Population(s) Served
Children and youth

Where we work

Awards

Business Person of the Year - Jennifer Cullenbine 2000

Milpitas Chamber of Commerce

Our results

SOURCE: Self-reported by organization

How does this organization measure their results? It's a hard question but an important one.

Number of backpacks filled with school supplies distributed

This metric is no longer tracked.
Totals By Year
Population(s) Served

Students

Related Program

Back to School Drive

Type of Metric

Output - describing our activities and reach

Direction of Success

Increasing

Number of clients served

This metric is no longer tracked.
Totals By Year
Population(s) Served

Economically disadvantaged people

Related Program

Holiday Wish Drive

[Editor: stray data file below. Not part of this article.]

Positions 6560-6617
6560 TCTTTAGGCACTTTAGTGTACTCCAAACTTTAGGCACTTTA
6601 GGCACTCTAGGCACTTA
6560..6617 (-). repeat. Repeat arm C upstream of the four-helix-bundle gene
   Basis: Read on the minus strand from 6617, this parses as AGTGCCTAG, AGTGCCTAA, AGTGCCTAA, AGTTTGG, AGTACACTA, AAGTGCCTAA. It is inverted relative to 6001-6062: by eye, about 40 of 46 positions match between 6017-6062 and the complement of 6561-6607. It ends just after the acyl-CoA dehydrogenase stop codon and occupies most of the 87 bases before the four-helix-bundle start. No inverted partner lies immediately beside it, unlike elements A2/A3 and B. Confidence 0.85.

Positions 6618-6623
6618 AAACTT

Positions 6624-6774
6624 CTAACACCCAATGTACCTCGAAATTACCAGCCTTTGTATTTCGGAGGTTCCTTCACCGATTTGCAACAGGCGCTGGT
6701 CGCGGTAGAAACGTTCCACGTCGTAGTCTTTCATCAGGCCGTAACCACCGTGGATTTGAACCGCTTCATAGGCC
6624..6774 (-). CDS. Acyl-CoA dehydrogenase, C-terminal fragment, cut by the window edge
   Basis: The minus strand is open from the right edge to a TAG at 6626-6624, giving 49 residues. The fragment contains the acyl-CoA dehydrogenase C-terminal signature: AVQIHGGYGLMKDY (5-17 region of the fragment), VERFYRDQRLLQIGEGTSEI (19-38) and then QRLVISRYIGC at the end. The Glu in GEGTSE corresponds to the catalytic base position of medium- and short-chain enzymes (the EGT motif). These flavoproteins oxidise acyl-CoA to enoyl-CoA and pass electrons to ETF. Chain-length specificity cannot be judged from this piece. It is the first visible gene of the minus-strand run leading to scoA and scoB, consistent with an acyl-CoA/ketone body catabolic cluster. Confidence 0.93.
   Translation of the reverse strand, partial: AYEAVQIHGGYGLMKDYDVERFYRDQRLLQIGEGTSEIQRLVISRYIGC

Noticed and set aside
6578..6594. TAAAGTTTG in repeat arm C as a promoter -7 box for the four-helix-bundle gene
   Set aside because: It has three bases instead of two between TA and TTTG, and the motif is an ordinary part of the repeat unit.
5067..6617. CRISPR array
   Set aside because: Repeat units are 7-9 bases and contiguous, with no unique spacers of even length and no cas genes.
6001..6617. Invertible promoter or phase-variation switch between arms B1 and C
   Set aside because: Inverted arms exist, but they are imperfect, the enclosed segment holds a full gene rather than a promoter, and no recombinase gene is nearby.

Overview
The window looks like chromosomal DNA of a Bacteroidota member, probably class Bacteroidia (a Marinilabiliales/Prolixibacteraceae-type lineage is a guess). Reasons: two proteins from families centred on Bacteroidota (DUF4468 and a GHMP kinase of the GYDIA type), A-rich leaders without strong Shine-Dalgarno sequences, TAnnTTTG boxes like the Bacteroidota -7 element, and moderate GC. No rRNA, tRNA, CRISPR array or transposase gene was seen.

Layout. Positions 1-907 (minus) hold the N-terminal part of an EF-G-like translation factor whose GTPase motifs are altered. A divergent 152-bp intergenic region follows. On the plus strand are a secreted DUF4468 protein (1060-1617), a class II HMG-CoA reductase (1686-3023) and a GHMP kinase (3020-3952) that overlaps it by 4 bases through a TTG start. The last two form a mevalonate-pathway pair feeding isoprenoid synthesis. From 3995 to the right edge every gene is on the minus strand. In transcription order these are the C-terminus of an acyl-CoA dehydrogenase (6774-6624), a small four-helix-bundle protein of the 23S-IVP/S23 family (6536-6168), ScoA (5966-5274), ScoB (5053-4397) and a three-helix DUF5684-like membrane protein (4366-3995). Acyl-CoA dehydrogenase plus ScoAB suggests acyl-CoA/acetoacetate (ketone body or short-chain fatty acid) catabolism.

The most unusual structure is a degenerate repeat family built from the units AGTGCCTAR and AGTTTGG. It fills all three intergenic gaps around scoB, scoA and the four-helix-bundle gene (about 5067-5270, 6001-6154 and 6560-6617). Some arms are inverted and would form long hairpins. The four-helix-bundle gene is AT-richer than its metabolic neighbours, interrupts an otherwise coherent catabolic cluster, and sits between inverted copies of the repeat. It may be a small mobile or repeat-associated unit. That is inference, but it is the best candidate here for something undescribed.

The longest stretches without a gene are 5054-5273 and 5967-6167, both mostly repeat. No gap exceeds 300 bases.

Type of Metric

Output - describing our activities and reach

Direction of Success

Increasing

Number of volunteers

This metric is no longer tracked.
Totals By Year
Population(s) Served

Economically disadvantaged people

Related Program

Holiday Wish Drive

Type of Metric

Output - describing our activities and reach

Direction of Success

Increasing

Context Notes

This metric includes both drives **We were unable to have as many volunteers in 2020 and 2021 due to COVID

Total dollars received in contributions

This metric is no longer tracked.
Totals By Year
Population(s) Served

Families

Type of Metric

Input - describing resources we use

Direction of Success

Increasing

Number of youth volunteering with FGT

This metric is no longer tracked.
Totals By Year
Population(s) Served

Children and youth

Related Program